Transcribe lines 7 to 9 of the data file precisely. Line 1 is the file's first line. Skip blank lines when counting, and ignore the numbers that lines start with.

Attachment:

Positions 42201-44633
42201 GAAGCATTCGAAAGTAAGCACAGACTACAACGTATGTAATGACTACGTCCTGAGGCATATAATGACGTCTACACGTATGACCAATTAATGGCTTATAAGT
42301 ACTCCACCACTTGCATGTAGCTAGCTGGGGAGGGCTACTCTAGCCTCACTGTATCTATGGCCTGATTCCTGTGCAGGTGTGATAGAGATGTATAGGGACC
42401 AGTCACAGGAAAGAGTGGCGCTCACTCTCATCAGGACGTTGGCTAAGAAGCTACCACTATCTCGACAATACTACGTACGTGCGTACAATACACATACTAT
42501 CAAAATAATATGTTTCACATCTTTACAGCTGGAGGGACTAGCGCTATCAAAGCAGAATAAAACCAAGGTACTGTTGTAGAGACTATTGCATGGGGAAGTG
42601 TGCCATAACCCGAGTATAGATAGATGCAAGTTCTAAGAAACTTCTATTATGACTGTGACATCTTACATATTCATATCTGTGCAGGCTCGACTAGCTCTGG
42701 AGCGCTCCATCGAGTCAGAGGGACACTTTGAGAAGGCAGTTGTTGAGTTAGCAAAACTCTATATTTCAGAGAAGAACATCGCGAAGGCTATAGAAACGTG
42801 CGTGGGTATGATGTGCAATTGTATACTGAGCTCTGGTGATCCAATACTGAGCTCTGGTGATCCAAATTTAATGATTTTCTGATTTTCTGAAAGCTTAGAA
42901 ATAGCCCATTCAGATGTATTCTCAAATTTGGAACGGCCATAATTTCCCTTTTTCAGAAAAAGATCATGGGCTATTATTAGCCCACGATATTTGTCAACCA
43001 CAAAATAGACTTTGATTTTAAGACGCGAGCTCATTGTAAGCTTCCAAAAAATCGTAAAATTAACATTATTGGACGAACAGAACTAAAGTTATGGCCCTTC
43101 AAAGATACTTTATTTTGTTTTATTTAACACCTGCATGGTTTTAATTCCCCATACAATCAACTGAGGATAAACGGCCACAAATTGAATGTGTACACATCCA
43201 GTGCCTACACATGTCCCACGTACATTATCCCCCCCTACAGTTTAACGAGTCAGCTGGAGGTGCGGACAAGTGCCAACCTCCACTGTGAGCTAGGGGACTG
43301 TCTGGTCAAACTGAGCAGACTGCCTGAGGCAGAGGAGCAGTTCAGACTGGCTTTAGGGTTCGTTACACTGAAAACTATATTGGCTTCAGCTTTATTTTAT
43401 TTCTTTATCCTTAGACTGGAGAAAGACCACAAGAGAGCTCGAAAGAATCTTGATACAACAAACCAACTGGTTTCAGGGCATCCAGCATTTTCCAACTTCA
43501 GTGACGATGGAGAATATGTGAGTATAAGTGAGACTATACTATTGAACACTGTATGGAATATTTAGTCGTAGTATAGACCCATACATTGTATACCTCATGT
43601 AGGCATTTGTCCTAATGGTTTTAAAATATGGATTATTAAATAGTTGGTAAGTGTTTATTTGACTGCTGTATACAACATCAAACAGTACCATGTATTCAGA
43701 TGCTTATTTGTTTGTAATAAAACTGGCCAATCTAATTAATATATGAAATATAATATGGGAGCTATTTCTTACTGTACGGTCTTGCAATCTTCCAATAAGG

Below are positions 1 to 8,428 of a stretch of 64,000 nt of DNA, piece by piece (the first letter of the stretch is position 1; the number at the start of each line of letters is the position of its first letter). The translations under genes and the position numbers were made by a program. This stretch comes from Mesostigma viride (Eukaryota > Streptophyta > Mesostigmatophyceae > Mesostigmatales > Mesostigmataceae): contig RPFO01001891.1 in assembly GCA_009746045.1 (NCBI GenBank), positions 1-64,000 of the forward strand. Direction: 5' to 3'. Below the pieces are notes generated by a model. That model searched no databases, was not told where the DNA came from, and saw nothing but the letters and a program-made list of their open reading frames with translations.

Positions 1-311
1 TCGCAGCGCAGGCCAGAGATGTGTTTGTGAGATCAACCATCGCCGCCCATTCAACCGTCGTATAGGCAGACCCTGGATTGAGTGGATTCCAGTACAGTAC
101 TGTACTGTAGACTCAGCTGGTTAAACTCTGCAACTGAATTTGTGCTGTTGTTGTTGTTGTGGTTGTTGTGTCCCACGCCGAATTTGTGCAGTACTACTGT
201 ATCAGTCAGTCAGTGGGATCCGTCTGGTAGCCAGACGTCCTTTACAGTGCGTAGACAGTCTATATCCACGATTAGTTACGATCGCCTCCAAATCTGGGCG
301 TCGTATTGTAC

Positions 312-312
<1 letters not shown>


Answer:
42701 AGCGCTCCATCGAGTCAGAGGGACACTTTGAGAAGGCAGTTGTTGAGTTAGCAAAACTCTATATTTCAGAGAAGAACATCGCGAAGGCTATAGAAACGTG
42801 CGTGGGTATGATGTGCAATTGTATACTGAGCTCTGGTGATCCAATACTGAGCTCTGGTGATCCAAATTTAATGATTTTCTGATTTTCTGAAAGCTTAGAA
42901 ATAGCCCATTCAGATGTATTCTCAAATTTGGAACGGCCATAATTTCCCTTTTTCAGAAAAAGATCATGGGCTATTATTAGCCCACGATATTTGTCAACCA